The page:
“What the hell?”
“I’m sorry. He’s an asshole. I don’t know where he gets it from.” Jamie really didn’t. Alec was so easygoing, and Belle had such a huge heart, while Owen seemed the exact opposite.
“You still wanna…?” Daniel tilted his head toward the elevator.
“Let me just check my phone.” What could have made Owen come to find him? Missed calls filled the screen. Alec, Alec, Alec, Owen, Owen, Owen, along with a chain of unread texts.
“I’m sorry.” Jamie read message after message urgently asking him to call Alec. “I’m gonna have to go right now.” He dragged a hand through his hair, wrenching it free from a tangle.
Daniel reached out, hooked a curl for himself, and tugged it until Jamie looked up. “Rain check?”
“Sure.” But what were the chances they’d see each other again? Jamie took the business card Daniel offered anyway and passed him one of his own before he jogged out of the hotel foyer. Their chance had just gotten blown out of the water.
He picked up his pace when he saw Owen’s car double-parked across the street, and he listened to Alec’s message as soon as he slid into the seat next to Owen.
“Jamie.” The tone of Alec’s voice mail was tense, so strange compared to his usual calm and relaxed nature. “Jamie, I’m sending Owen. You need to get to the hospital as fast as you can.” It sounded as though his voice broke.
Jamie looked across at Owen, whose clenched jaw told its own story.
“Come quick,” Alec’s voice had lowered. It wavered more than Jamie could blame on a poor connection. He pressed his hand over his other ear, trying to hear what the man who’d gotten him through the toughest days of his life was trying to tell him.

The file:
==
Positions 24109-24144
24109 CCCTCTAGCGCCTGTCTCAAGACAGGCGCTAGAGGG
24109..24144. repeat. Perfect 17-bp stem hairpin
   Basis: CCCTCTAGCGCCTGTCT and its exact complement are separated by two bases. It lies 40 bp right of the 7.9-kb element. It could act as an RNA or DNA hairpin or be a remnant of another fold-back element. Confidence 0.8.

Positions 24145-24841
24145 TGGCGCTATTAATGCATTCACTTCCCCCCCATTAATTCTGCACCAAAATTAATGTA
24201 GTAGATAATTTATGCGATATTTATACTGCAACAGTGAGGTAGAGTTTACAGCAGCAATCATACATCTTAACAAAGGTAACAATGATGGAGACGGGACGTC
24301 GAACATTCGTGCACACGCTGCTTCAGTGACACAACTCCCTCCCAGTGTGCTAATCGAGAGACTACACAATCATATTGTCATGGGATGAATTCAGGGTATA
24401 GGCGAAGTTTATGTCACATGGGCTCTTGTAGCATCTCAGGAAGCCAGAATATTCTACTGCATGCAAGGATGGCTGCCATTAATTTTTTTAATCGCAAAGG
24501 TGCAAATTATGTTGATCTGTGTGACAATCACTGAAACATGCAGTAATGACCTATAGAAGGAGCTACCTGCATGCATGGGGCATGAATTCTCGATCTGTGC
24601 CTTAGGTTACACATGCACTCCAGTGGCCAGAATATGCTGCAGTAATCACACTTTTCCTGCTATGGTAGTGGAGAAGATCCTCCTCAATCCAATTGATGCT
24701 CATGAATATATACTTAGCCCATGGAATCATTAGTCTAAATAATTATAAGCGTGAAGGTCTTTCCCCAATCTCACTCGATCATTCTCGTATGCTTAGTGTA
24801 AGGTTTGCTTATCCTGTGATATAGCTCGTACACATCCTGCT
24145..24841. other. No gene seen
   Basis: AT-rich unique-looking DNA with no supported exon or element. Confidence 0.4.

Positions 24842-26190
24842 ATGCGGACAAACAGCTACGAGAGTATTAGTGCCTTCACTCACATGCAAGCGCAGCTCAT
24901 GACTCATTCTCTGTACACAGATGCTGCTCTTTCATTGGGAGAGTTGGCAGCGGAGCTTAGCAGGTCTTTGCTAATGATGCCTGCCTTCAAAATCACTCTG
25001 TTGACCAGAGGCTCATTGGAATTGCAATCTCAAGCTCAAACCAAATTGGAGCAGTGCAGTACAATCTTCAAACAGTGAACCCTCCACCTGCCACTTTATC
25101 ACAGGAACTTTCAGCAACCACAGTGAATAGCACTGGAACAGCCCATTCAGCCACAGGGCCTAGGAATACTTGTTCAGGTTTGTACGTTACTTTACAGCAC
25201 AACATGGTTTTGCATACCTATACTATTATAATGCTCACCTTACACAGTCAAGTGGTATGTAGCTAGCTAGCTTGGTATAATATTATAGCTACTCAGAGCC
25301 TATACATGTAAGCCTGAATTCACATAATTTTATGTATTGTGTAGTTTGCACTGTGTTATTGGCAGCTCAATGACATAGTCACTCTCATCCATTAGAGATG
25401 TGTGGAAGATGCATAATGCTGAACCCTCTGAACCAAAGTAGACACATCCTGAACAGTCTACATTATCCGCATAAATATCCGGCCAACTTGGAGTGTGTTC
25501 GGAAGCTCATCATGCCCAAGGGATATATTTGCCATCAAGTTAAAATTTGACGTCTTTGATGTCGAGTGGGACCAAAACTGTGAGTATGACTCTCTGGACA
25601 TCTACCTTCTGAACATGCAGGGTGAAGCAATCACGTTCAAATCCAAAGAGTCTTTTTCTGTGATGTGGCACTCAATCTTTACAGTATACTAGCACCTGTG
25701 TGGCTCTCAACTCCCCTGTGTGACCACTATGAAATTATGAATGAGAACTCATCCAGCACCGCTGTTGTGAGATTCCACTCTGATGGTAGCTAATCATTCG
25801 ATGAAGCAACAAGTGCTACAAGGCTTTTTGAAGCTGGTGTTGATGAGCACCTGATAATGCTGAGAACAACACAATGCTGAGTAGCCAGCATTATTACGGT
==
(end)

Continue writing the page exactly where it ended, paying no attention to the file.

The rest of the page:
“Please, please hurry, Jamie.” Alec was almost begging.
Owen pulled away from the curb, leaving the party behind them as Jamie replayed the message. He hoped it would have a different ending, but each time he heard Alec say the same thing.
“I’m not sure Belle’s gonna make it.”
Read Salvage, then read Recovery. They are both amazing stories. You won’t regret it!
Read the full review at
Ah this is a beautiful story that drags you into the Bailey family...
The emotional aspects of recovery and healing were handled with depth and sensitivity.
This is the best book I've read all year - buy it and love it.
Thoroughly enjoyed this sequel. Highly recommended.
Con Riley never fails to deliver a good plot with well fleshed-out characters! What I love about this book is the fact that three plots overlap with each other, well more like main problems but unlike some books who center around one problem, here it was far more intense that and made for a very, very good story. There wasn't a single dull or boring moment! The book's final few pages brought me to tears and what else but a quality book can do that to a reader?